Expressed in more concrete terms, elementary school children’s expansive learning involves them learning, with the help and collaboration of teachers, how to “acquire skills and knowledge and solve problems” by themselves. This can be thought of as moving toward the generation of an “objectively new system of learning activity,” whereby elementary school children newly create “tasks and problems out of the larger activity context.” Here, the “objectively new system of learning activity” is a social and collective learning system in which structural factors of the activity system are interconnected, as shown in the general model of the activity system (Figure 2.2 in Chapter 2, Section 3). Engestrom’s use of the term “learning activity” is synonymous with expansive learning. Therefore, expansive learning, in and of itself is learning how to create expansive learning.

The dominant form of “learning within school” that children experience daily is nothing more than a “series of more or less disconnected though systematically repeated learning actions” (Engestrom, 1987/2015, p. 83). Remarkably, these discrete, internally contradictory learning actions have persisted in schools. Expansive learning for elementary school students involves expanding traditional, standard, fragmented, and repetitive learning tasks and actions in schooling; it can be thought of as students creating their own objective new system of learning activity by themselves. In this sense, elementary school students’ expansive learning involves the generation of “novel material forms of collective life” and not merely the constriction of “novel ideas in the minds of the learners.”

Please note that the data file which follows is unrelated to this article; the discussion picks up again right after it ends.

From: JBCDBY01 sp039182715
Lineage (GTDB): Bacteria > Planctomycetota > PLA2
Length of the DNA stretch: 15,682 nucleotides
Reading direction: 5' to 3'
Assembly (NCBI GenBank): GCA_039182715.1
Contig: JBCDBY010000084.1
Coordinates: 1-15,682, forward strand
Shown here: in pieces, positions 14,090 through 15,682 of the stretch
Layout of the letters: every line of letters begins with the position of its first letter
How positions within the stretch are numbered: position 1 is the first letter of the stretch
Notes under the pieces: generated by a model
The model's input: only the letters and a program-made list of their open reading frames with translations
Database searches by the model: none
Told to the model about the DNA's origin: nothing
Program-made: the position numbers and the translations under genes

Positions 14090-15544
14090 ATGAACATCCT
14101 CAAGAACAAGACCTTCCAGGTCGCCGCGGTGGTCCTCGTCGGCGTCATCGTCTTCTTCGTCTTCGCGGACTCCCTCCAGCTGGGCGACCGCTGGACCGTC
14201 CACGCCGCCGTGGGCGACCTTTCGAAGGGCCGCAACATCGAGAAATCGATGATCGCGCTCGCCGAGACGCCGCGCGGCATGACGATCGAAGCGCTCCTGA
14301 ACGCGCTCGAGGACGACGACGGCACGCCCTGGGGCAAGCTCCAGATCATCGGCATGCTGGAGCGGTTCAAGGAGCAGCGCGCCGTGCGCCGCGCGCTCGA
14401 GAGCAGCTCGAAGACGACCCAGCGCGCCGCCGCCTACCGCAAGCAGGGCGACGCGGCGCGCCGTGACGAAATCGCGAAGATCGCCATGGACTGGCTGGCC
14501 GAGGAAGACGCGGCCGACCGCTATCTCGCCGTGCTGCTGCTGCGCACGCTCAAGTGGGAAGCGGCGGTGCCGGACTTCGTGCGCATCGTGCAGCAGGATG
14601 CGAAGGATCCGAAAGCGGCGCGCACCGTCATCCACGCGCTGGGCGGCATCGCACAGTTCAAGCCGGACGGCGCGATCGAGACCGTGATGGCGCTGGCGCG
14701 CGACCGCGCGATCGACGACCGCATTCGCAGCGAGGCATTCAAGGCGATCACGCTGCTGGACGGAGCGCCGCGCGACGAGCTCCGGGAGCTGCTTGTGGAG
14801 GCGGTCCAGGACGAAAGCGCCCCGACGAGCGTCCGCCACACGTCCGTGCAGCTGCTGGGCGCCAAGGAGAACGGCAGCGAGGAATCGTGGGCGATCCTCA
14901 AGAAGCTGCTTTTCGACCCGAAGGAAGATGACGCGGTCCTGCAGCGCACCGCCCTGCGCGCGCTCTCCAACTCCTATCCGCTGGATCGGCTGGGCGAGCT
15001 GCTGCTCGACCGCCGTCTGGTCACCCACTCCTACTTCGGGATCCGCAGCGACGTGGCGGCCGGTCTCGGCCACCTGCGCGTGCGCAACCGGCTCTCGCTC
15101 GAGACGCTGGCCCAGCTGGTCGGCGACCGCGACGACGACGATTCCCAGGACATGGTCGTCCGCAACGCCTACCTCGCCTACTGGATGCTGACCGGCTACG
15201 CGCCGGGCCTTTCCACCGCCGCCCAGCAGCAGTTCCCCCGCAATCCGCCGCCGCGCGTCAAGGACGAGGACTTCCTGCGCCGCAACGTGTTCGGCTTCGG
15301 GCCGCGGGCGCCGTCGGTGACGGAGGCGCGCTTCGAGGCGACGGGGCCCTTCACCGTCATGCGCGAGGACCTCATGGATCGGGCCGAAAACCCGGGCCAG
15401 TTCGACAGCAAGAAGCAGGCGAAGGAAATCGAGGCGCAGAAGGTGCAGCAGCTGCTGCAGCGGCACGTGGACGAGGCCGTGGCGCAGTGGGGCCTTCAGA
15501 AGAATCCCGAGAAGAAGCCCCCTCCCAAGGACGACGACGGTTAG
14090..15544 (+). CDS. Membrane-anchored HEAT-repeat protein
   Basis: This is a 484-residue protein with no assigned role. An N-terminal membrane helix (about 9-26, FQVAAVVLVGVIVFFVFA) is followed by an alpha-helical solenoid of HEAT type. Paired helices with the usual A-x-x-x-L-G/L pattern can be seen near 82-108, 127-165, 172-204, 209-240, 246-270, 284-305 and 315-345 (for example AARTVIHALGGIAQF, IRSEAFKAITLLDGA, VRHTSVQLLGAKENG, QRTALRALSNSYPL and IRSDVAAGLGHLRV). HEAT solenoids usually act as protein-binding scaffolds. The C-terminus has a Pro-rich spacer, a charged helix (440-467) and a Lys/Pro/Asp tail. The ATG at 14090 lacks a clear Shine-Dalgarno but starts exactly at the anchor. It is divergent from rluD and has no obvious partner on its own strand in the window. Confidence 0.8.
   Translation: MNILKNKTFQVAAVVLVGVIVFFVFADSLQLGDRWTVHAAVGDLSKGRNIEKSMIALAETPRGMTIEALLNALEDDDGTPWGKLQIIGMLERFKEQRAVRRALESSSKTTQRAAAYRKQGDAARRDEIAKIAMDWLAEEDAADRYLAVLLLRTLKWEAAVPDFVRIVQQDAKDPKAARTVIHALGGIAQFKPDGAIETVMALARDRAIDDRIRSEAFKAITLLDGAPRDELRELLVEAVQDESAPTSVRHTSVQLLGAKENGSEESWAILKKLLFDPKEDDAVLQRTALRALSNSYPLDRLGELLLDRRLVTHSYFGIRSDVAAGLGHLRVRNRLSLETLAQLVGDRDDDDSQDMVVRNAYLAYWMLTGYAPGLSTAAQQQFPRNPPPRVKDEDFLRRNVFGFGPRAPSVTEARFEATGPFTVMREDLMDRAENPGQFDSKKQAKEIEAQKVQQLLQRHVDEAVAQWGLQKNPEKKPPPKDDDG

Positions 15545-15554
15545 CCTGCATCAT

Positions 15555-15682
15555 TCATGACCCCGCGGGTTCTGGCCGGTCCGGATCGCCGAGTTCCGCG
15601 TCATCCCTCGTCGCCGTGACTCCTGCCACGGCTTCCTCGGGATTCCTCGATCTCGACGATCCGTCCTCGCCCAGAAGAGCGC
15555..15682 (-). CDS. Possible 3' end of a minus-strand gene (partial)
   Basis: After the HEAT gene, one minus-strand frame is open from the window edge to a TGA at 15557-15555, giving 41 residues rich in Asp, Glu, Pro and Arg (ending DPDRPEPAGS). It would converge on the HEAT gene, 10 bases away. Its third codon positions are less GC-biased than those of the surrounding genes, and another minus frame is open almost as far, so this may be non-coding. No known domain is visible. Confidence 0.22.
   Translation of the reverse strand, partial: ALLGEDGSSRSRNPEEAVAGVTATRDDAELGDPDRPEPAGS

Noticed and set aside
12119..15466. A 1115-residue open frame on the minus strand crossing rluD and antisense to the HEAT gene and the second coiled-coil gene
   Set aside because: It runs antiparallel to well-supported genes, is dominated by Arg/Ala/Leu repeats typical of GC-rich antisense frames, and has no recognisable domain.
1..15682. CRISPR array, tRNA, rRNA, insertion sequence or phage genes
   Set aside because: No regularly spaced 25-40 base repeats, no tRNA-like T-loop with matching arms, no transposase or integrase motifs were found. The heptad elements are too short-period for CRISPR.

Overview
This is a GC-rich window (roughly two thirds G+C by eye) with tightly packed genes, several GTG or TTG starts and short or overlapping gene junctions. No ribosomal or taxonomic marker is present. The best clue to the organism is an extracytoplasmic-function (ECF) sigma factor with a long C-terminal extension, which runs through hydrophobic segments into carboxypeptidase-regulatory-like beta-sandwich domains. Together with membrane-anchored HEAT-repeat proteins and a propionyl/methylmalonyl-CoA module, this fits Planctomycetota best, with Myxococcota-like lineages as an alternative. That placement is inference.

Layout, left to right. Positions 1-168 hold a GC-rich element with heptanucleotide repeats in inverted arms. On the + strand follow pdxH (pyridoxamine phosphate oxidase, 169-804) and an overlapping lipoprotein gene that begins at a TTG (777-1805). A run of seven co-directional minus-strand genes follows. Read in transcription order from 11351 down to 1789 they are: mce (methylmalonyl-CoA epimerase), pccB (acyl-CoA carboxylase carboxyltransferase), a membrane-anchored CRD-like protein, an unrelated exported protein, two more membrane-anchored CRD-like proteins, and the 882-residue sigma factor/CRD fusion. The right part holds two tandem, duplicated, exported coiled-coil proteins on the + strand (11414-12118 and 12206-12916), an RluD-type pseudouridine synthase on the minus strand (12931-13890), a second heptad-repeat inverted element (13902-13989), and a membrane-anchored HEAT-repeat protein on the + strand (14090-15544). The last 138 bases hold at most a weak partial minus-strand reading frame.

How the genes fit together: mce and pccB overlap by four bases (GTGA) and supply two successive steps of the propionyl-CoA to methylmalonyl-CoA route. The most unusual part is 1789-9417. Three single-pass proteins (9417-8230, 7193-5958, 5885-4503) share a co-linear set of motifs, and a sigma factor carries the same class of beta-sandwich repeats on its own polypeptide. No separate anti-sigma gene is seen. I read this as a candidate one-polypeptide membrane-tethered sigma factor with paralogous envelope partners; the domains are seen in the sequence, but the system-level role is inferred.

Therefore, Engestrom’s view of elementary school students’ expansive learning is that it involves the acquisition and development of the learning activity system itself. However, is the sole object of elementary school children’s expansive learning really just a new system of learning activity? When considering the subject learning of elementary school students, isn’t the content of the subject the object of expansive learning? Engestrom (1987/2015) explained that elementary school students who learn to create a system of learning activity themselves must have another object of learning besides the learning activity.